If some of the early snow surveys are any indication, we will be around 46% of normal for the month of April. March’s storms were a nice boost as many areas were projecting almost 10% less if March remained a “dry” month. If additional reports to trickle in, there will be another update to follow. Stay tuned!
The snow results are in for the March 1 survey. We are sitting at 41% of normal for the Kings River Basin. Last year around this time we were approximately 168% of normal. Maybe a “Miracle March” will happen? Time will tell.
Snow survey results are nearing completion for the Kings River Basin. Tomorrow is the last reporting day and likely not to vary too much from what is currently being reported now. The snow pack is currently setting at 72% of normal for this time of year. We shall see what the two wettest months (February and March) bring to the Sierra Nevada.
Post from the Sequoia National Forest to all visitors.
Poodle-dog bush can cause severe irritation to the skin if touched, akin to poison oak or poison ivy. It can raise blisters lasting as long as two weeks or more. The plant is covered in sticky hairs, which can dislodge easily and can be passed on to hikers who touch it or brush up against it. The swelling, rash and itching appear twelve hours to two days after contact. Use caution and avoid this plant.
It is found in nearly all habitat types that have recently burned including conifer forests, chaparral, oak woodland and riparian areas. Poodle-dog bush is frequently found along trails.
Wear long sleeves and pants if you plan to visit the Sequoia National Forest within previously fire burned areas. This plant was recently found in the Converse Basin area on the Hume Lake Ranger District. Historically, it has been discovered in areas burned by wildfire which is happening more across the Forest and in Giant Sequoia National Monument. Notes are as follows:
– This native California shrub grows at elevations from 300 to 7,500 feet. It can grow almost 10 feet tall, and has purple bell-shaped flowers.
– It is a perennial, woody shrub with long shiny leaves. It emits an unpleasant, slightly pungent odor.
June 1 is National Trails Day. A perfect time to get outside and make a difference on a trail. If you are interested, make sure to check out the link below to find an spot near you. If there isn’t one nearby, but you want to start an event there is information on how to do so. Go and help a trail!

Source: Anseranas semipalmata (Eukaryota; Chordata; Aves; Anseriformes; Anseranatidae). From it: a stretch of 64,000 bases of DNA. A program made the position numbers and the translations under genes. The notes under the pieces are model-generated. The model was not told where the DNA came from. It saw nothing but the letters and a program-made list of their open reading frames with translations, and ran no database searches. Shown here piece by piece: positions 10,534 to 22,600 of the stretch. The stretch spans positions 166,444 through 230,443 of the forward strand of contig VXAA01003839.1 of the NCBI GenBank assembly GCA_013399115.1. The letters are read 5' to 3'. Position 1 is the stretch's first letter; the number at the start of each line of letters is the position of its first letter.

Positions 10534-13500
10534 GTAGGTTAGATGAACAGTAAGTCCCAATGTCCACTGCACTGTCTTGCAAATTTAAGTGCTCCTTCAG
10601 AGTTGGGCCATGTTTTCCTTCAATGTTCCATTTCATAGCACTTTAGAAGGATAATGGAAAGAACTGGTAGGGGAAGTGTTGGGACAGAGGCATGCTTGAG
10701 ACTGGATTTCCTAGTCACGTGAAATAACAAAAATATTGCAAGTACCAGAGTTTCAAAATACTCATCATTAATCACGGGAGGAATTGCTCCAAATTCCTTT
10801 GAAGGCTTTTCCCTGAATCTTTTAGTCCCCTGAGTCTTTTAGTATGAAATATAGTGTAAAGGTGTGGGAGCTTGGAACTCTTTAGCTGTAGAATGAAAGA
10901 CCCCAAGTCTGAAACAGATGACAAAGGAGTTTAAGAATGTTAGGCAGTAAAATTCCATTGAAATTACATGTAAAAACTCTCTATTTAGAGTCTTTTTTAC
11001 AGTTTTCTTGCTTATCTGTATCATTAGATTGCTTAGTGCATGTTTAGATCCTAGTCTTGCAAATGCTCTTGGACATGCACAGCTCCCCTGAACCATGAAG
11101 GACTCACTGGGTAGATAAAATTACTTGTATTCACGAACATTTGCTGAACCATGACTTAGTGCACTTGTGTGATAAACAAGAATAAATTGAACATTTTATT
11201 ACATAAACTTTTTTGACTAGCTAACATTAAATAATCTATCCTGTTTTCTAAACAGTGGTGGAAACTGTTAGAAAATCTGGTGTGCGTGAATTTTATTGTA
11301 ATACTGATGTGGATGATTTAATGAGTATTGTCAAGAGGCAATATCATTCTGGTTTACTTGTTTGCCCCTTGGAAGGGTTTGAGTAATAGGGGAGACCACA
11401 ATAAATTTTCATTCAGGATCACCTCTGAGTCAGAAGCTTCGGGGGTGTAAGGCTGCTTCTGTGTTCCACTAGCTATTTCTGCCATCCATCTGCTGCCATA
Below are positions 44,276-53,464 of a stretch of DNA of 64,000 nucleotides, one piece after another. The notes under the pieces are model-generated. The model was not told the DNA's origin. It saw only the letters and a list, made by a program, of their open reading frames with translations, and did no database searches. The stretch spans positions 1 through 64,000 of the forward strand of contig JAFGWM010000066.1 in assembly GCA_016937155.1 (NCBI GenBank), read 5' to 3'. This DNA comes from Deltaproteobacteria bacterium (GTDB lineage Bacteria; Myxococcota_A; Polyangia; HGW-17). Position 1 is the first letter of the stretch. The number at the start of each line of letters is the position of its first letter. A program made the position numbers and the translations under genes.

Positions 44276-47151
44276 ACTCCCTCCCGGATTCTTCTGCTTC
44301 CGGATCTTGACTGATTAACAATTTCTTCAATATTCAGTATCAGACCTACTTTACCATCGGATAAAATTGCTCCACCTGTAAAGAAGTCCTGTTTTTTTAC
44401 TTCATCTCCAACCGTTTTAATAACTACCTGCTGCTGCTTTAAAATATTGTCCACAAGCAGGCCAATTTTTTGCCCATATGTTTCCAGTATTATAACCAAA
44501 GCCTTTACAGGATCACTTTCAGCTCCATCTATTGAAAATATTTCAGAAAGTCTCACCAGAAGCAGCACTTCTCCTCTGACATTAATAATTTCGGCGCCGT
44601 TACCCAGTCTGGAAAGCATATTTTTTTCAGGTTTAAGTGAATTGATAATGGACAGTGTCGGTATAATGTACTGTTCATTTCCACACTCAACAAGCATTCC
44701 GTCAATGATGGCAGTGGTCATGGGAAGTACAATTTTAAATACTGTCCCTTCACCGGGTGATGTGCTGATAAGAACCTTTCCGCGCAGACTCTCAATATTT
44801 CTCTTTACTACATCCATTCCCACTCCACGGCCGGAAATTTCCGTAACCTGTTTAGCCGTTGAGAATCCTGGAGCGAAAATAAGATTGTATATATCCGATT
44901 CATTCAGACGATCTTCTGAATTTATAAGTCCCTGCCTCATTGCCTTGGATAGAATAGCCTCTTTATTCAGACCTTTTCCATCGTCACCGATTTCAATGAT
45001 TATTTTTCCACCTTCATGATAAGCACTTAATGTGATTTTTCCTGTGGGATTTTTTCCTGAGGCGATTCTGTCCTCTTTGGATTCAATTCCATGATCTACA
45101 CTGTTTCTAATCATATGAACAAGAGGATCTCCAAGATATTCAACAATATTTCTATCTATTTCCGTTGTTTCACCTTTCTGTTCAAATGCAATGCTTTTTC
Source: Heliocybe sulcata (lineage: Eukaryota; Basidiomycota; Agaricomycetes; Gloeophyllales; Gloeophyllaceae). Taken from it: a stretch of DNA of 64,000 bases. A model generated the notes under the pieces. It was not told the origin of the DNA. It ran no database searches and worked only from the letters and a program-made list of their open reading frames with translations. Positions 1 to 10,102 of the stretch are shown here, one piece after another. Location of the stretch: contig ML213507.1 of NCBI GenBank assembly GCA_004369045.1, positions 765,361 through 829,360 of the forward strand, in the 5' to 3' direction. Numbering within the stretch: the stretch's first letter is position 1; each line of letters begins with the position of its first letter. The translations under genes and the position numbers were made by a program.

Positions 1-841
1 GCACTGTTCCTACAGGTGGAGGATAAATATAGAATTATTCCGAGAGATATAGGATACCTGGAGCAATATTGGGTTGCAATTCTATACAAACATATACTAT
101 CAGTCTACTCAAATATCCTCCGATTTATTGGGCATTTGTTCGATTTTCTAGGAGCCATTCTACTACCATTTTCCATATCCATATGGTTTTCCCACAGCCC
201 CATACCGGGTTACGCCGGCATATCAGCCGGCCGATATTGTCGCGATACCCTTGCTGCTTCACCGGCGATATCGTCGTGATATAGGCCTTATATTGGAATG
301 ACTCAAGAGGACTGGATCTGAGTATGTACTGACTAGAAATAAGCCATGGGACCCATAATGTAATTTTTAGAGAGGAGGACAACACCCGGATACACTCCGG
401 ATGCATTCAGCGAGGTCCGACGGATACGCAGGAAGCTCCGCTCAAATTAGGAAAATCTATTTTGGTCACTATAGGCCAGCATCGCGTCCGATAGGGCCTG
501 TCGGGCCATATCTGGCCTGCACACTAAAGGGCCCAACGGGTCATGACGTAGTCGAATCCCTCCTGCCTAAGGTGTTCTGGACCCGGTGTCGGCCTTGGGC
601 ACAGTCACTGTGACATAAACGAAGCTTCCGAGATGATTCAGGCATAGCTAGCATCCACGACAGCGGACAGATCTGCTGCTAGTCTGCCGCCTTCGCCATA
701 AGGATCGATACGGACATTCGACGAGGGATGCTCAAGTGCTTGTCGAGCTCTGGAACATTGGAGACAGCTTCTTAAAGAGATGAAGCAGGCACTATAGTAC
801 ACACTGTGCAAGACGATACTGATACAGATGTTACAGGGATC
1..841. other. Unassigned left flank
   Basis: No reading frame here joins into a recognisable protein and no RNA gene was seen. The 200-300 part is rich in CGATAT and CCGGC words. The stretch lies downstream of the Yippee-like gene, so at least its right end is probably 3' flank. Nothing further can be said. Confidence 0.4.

Many will head outdoors this weekend in some fashion or another. If you haven’t been to a National Forest in awhile, I encourage you to plan a day trip and go see it. The video above really captures some great scenery and drives a good point home. You OWN the National Forests. It is YOUR taxes that have secured these lands for multiple use benefit. Get out and see them. Get involved in some way to make them better for the next generation and the next.
Mark your calendar for June 2 as it is National Trail Day! There are various way you can participate this year from simply just going on a hike to maintaining trails to special trail events and more. You can also donate financially to the cause and get some swag in return. To learn more, you can check out American Hiking Society website.
The last snow survey results are in for 2018! May is the final survey for the area near the Monarch Wilderness. Unfortunately the results are bad. The Kings River Basin is at 36% of normal for this time of year. If you are wanting to find sheets of snow, you’ll need to get high in elevation.
Anything less than 8,000 feet to be exact had no snow on the course. This does not mean people passing by won’t see a patch or two of snow at lower elevations. It is just not enough snow to record on the actual snow courses. If you did not know, these snow survey courses have been surveyed in the same spots for decades.
Going into the summer backpacking season, make sure to note your water sources. If you head out into the wilderness, please consider sharing a trip report or sending in info on where creeks were flowing. This will help others going out to plan accordingly. It is greatly appreciated.